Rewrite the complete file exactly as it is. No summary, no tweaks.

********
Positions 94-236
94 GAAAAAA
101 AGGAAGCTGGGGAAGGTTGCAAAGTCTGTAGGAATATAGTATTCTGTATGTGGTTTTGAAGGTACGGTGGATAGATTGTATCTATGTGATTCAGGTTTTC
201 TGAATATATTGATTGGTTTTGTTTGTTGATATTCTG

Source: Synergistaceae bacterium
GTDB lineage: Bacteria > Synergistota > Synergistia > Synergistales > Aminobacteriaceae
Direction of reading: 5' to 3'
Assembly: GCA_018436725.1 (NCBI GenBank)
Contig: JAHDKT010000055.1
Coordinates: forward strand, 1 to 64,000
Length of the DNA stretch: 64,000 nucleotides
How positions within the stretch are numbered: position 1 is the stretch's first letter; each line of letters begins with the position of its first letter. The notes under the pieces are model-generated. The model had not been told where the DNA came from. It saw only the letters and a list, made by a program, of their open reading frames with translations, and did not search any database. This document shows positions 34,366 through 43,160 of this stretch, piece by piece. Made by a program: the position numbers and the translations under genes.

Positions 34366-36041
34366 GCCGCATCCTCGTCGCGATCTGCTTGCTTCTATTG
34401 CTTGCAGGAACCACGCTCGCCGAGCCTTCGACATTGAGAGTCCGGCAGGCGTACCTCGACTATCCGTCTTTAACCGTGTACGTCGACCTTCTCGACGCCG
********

Positions 94-236
94 GAAAAAA
101 AGGAAGCTGGGGAAGGTTGCAAAGTCTGTAGGAATATAGTATTCTGTATGTGGTTTTGAAGGTACGGTGGATAGATTGTATCTATGTGATTCAGGTTTTC
201 TGAATATATTGATTGGTTTTGTTTGTTGATATTCTG

Source: Synergistaceae bacterium
GTDB lineage: Bacteria > Synergistota > Synergistia > Synergistales > Aminobacteriaceae
Direction of reading: 5' to 3'
Assembly: GCA_018436725.1 (NCBI GenBank)
Contig: JAHDKT010000055.1
Coordinates: forward strand, 1 to 64,000
Length of the DNA stretch: 64,000 nucleotides
How positions within the stretch are numbered: position 1 is the stretch's first letter; each line of letters begins with the position of its first letter. The notes under the pieces are model-generated. The model had not been told where the DNA came from. It saw only the letters and a list, made by a program, of their open reading frames with translations, and did not search any database. This document shows positions 34,366 through 43,160 of this stretch, piece by piece. Made by a program: the position numbers and the translations under genes.

Positions 34366-36041
34366 GCCGCATCCTCGTCGCGATCTGCTTGCTTCTATTG
34401 CTTGCAGGAACCACGCTCGCCGAGCCTTCGACATTGAGAGTCCGGCAGGCGTACCTCGACTATCCGTCTTTAACCGTGTACGTCGACCTTCTCGACGCCG